NHS Scotland consultant and nursing vacancy rates hit ‘highest level since 2007’
NHS Scotland’s workforce crisis is deepening, with new data revealing vacancy rates among nurses, midwives, medical and dental consultants have reached the highest levels in 12 years.
The NHS Information Services Division (ISD) data, released today, revealed as of 30 June there were 4,013 nursing and midwifery positions vacant in Scotland, a rate of 6.3 per cent, which was a one per cent increase on last year and the highest rate since September 2007.
Of these vacancies, about 1,000 had been vacant for more than three months, an increase of 50.
The ISD figures showed 513 medical and consultant positions were vacant in the quarter to 30 June 2019, a rate of 8.8 per cent, with 265 of these positions vacant for six months or more. That rate was a 1.2 per cent increase from this time last year.
The number of vacant allied health professional posts was 597, or 4.8 per cent, which increased by 6.2 positions on the previous year.
Overall, there are now 163,617 NHS Scotland staff, an increase of 0.8 per cent compared to last year.
The Royal College of Nursing (RCN) Scotland today called on the Scottish Government to "take action now to address nursing workforce shortages", by properly funding services and staff to allow providers to meet their duties under the Health and Care (Staffing) (Scotland) Bill.
RCN Scotland director Theresa Fyffe said: "Across both acute and community settings, there are simply too few nursing staff."
"The number of nurses and healthcare support workers in both our NHS and care home sector is simply not keeping pace with the number of people they are expected to care for. Our members repeatedly tell us that there isn’t enough of them to do their job properly," she said.
“The Scottish Government must not lose sight of this workforce challenge. Scotland needs more nursing staff, we need more people to want to become nurses, and we need to have policies and working conditions that support nursing staff to stay in the profession.”
The figures also attracted staunch criticism from opposition parties.
Scottish Conservative shadow health secretary Miles Briggs said the SNP “cannot pretend that 4,000 missing nurses and 500 vacant consultant posts – in a country the size of Scotland – is anything other than a full-blown crisis”.
“The SNP’s dismal workforce planning over more than a decade has brought us to this disastrous point,” he said.
“For years Nicola Sturgeon has been warned about an ageing and expanding population, as well as a workforce who – on average – are edging ever-closer to retirement. Yet her government has done nothing, and now patients are suffering.”
Scottish Liberal Democrats health spokesperson Alex Cole-Hamilton said NHS job vacancies were “affecting patient care” and called for health secretary Jeane Freeman to “publish an annual report on workforce planning and lead an annual debate on it at parliament”.
“That way future problems can be spotted and sorted out before they happen, and health professionals won’t be the ones left to pick up the pieces,” he said.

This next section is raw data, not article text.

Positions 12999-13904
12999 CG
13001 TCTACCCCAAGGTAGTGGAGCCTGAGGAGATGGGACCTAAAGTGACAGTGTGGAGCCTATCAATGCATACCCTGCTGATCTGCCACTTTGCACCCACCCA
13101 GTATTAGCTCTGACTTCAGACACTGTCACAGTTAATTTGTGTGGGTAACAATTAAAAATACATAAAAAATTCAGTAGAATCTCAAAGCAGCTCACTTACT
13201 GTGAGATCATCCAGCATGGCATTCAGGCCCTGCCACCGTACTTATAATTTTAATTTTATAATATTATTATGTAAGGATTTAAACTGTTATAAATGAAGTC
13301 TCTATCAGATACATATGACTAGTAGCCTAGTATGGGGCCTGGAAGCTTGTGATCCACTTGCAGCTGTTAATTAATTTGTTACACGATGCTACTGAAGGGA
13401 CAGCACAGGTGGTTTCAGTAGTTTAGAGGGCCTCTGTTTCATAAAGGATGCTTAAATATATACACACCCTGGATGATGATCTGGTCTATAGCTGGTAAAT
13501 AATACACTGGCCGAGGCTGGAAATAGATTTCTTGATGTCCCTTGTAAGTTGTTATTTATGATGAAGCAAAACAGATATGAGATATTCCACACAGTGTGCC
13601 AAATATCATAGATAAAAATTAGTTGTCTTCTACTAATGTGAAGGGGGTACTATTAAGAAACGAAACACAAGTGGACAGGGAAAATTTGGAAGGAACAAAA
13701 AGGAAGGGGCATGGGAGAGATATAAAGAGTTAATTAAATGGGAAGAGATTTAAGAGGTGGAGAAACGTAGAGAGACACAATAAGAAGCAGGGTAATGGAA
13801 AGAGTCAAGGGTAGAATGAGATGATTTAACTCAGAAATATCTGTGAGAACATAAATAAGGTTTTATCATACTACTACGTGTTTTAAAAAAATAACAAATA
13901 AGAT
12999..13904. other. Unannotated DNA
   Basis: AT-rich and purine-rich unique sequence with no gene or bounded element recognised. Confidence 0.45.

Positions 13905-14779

Meanwhile, Scottish Labour shadow health secretary Monica Lennon said the figures showed “the workforce crisis in NHS Scotland is deepening, heaping pressure onto already overworked staff”.
“These figures are nothing short of dreadful. The SNP government promised that things would get better for staff and patients under Jeane Freeman – it has only got worse,” she said.
“It is time for the health secretary to admit she has under-resourced our NHS and apologise to those patients and staff she has let down.”
In response to the ISD statistics, Freeman told Holyrood the Scottish Government was “doing all we can to try and mitigate the appalling impact that a no deal Brexit poses to recruitment to our health and care services, and as a consequence the impact on people who rely on those services”.
“NHS staffing has risen by almost 10 per cent under this government to historically high levels and is projected to continue to rise in the coming years,” she said.
“We recently passed our new safe staffing legislation to help plan and recruit our workforce to meet the changing health and care needs of the people of Scotland long into the future.
“We’ve supported this by increasing training places for medical students and for nursing students. In contrast to the actions of the UK Government for the health service in England, we’ve protected free nursing and free midwifery tuition and not only kept their bursary, but we are increasing it to £10,000 from next year.”
The figures come days after Audit Scotland released a report on Scotland’s primary care workforce, which found: “The Scottish Government is facing a significant challenge to increase the number of people working in GP surgeries, says the public spending watchdog.”
The report said an ageing clinical workforce and problems with recruitment and retention would make it difficult for the government to meet its target of 800 new GPs.
Auditor general for Scotland Caroline Gardner said Scotland’s primary care workforce was “under pressure and operating in an uncertain climate”.
“That makes detailed planning for the future even more important,” she said.
"To date, the Scottish Government has introduced major policy changes without a reliable basis for its plans. It now needs to get a much clearer picture of the workforce and set out detailed plans addressing how its initiatives will improve patient care and deal with future demand on services."